CHARLOTTE, N.C. (WBTV) - A top executive with Atrium Health said the hospital could look to move its business operations elsewhere as state financial regulators express skepticism at the hospital’s request to re-finance hundreds-of-millions of dollars of debt from a hospital it bought in Georgia last year.
Atrium Health, which is the name by which the Mecklenburg County Hospital Authority does business, finalized its merger with a hospital system in rural Georgia, Navicent Health, in January.
Because Atrium, as a county hospital authority, is a government agency, it issues debt through the North Carolina Local Government Commission. Because debt issued through the commission is ultimately backed by the taxpayers of North Carolina, local governments with otherwise good credit ratings can obtain more favorable terms on debt.
At the LGC’s June meeting, Atrium requested the commission’s approval to refinance $300 million in debt from Navicent Health. The request was made under a state law that allows hospital authorities in the state to incur new debt with the commission’s approval.
Although Navicent’s refinanced debt would be issued through the local hospital system in Georgia, the debt would be back by Atrium. In order to issue the new debt in a way in which Atrium ultimately guaranteed the refinanced debt, the hospital would create one entity to issue and service the debt, meaning the health system and its affiliated entities would be responsible for paying the debt..
In its presentation to the LGC, Atrium said it would save $29 million in reduced debt service costs.
The request was denied in an unanimous vote by the commission, whose members were uncomfortable with the prospect of using North Carolina resources to support a hospital in Georgia.
“It had everything to do with the long term implications," LGC member Mike Philbeck said of the proposal for the North Carolina-based hospital system to incur new debt for a hospital it recently bought in Georgia. “To what degree are we making the citizens of North Carolina the ultimate backers of it?”
During the meeting, North Carolina State Auditor Beth Wood--who, as Auditor, is on the commission’s executive committee--voiced her skepticism at the idea, according to multiple people present for the meeting, all of whom spoke with WBTV on the condition they not be named.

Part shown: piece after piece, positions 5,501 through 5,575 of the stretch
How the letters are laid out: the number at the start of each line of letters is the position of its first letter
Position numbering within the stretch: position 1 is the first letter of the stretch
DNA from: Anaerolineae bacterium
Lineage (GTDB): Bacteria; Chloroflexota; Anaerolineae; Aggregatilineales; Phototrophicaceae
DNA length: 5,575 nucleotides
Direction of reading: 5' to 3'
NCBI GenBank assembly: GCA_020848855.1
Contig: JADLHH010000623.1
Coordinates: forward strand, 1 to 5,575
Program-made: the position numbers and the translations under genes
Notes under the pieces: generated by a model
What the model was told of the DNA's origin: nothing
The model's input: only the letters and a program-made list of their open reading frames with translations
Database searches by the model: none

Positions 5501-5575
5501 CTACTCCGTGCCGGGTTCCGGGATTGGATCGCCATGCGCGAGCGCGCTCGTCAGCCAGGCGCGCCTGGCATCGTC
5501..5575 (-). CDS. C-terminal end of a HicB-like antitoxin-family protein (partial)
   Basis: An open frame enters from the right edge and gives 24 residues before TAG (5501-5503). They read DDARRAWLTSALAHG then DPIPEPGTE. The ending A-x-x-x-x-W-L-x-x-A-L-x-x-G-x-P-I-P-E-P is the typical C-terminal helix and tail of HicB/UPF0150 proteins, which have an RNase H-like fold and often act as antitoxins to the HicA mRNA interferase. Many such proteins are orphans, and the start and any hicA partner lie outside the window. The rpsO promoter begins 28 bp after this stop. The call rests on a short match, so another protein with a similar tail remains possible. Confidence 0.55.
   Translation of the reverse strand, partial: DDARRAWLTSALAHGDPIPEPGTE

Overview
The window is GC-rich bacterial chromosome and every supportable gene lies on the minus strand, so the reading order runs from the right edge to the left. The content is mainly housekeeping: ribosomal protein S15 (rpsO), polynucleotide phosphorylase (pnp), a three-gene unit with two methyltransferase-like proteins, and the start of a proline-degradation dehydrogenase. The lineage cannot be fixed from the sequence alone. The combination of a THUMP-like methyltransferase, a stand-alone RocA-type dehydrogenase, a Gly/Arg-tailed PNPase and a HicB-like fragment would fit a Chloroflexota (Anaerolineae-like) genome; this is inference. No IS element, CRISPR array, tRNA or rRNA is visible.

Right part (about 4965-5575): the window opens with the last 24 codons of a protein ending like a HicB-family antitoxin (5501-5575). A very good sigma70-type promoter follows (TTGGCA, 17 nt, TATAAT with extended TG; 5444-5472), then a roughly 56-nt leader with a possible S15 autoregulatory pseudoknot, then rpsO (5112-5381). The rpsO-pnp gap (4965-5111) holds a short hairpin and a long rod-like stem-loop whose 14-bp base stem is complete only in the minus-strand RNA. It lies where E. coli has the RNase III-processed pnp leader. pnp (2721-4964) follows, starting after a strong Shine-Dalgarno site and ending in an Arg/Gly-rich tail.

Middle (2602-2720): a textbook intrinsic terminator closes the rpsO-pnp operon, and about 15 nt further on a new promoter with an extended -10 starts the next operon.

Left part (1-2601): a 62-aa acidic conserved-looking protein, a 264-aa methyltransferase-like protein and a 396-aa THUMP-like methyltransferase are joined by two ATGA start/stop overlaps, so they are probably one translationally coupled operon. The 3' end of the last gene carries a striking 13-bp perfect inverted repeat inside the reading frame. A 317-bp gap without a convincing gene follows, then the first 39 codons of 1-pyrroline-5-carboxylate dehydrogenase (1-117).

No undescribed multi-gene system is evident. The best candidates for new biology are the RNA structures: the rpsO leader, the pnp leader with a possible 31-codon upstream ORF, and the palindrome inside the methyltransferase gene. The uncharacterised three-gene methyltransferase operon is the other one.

In response to Wood’s skepticism, the sources said, Atrium’s Executive Vice President and Chief Financial Officer, Anthony DeFurio, said the hospital could look at moving its business operations if it was unable to secure the commission’s approval.
Several of the sources who relayed the exchange to WBTV said DeFurio prefaced his ultimatum by saying he was not attempting to threaten the commission.
WBTV first requested comment for this story early Friday afternoon. A spokeswoman for Atrium refused multiple times to offer an explanation for DeFurio’s comments and referred a reporter, instead, to the hospital’s third-party bond counsel.
The spokeswoman did issue the following statement in response to a request for comment for this story:
"Charlotte, North Carolina is the home of Atrium Health. Since our humble beginnings nearly 80 years ago, we’ve been deeply rooted in this community and remain committed to serving the residents of this state – as well as those throughout this region – with some of the highest quality care in the world. This commitment was most recently demonstrated by our $10 million commitment to help address the Charlotte community’s affordable housing initiatives.
The denial by the Local Government Commission means that at the current time, Navicent Health, a part of Atrium Health since January 1, 2019, will not be able to refinance its existing debt through Atrium Health, which would have allowed some savings on interest costs to occur. We are constantly looking for ways to lower the cost of healthcare and approval would have allowed Navicent Health to reinvest the savings as a non-profit into the community it serves, as well as further strengthen the Atrium Health credit group.
While we were hoping to receive approval for this debt refinancing, we will continue looking for the best ways to continue making positive impacts on the health of the communities we are privileged to serve and delivering on our mission to improve health, elevate hope and advance healing - for all."
Editor’s note: This story has been updated to change a sentence about who guarantees specific debt instruments issued by Atrium Health. The hospital system, not the State of North Carolina, provides a guaranty for debt issued by Atrium Health.